Lucky That Way
Rediscovering My Father's World
Publication Year: 2013
“I decide that from now on we should listen to him. His lip may be deflated and his left side paralyzed, but he knows. And he has made terrible mistakes. But he knows. He knows. We are lucky that way.”
Lucky That Way, a nuanced, richly engaging memoir, chronicles the joys and tribulations of a daughter who rediscovers her father as he nears the end of his life. Ernie Gerhardt, an artist and teacher, is largely estranged from his five children, but when he suffers a debilitating stroke, his daughter Pamela must fly to Las Vegas to tend to him. When she arrives to find Ernie newly and shockingly fragile, she is hit by an unexpected wave of tenderness.
As she watches over him in intensive care, she recalls turning points in her family history—the early death of her mother and her father’s turn to heavy drinking--and reflects on the idiosyncrasies that make an imperfect and unique family, on what it means to become old, on what happens when parents are no longer the caregivers but the cared-for, and on how a family copes with their responsibility to the elderly.
Written in a crisp, engaging style, the story is less about the drudgery of finding the right mix of medicines, at-home caregivers, and rehabilitation centers and more about the emotional ramifications of caring for the sick under the weight of sometimes flawed attachments.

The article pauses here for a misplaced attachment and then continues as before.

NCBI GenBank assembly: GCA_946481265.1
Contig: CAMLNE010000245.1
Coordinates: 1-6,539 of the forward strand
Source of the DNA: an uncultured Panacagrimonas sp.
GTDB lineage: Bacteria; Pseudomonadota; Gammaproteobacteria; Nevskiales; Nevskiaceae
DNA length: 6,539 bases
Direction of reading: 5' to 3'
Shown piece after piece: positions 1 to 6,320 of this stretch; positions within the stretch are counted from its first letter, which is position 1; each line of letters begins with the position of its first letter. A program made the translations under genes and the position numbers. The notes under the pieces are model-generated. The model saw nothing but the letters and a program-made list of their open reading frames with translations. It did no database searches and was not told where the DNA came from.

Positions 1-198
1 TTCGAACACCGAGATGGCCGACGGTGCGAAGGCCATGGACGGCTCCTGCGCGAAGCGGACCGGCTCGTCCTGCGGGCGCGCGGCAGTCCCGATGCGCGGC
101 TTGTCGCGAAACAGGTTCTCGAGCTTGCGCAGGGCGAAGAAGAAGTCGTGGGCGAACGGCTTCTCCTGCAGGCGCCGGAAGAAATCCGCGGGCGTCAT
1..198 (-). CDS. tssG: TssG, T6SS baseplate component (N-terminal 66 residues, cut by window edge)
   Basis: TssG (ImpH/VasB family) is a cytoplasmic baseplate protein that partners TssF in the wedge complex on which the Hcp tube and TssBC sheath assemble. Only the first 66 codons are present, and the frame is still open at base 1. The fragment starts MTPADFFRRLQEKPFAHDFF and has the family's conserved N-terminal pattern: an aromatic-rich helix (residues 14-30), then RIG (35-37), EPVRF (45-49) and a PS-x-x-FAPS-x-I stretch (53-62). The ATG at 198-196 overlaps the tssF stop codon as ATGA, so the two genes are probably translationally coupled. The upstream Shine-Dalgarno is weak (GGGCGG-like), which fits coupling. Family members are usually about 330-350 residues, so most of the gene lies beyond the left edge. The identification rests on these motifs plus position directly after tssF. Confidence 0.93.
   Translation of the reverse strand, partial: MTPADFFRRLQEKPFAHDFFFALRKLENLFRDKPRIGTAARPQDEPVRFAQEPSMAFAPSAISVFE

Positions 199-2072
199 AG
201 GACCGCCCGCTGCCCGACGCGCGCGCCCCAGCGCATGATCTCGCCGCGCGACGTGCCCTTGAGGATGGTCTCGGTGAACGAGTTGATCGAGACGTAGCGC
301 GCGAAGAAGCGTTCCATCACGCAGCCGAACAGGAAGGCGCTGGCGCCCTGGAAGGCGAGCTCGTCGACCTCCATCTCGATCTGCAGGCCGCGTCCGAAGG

People make mistakes, grow old, get sick, and pass on from this world. Lucky That Way examines the irritations and comforts of contemporary family bonds. Gerhardt sifts through the complicated, multi-layered relationships for both wry comedy and high drama and records a string of triumphs and mishaps as Ernie and his five adult children struggle to manage his life and find meaning before their time runs out.
The emerging theme of imperfect humans struggling with life's great mysteries will strike a chord of recognition with the tens of thousands of Baby-Boomers and Gen-Xers who are currently facing similar circumstances with their elderly loved ones. Pamela Gerhardt’s heartfelt story about a family coming to terms with their aging father’s illness and imminent death takes readers on an emotional roller coaster that highlights love, loss, humor, and sadness.
Published by: University of Missouri Press
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Title Page, Copyright Page
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Many thanks to the following people who helped shepherd this flock of words forward: my early readers, who looked at the first draft, including Patti Kim, Amy Tudor, and especially Tim Denevi, a colleague whom I had just met and who graciously offered his input; my later ...
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Prologue: Got to Feed God Children
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When I was twenty-eight, I was a VISTA volunteer for an entire year and never told my father. I lived in a tiny, white farmhouse in rural South Carolina near a small town, population 1,000: 500 whites on one side, 500 blacks on the other. I taught illiterate adults how to read and write, mostly older African American women who had dropped out of ...
Part 1 - The Smallest Gesture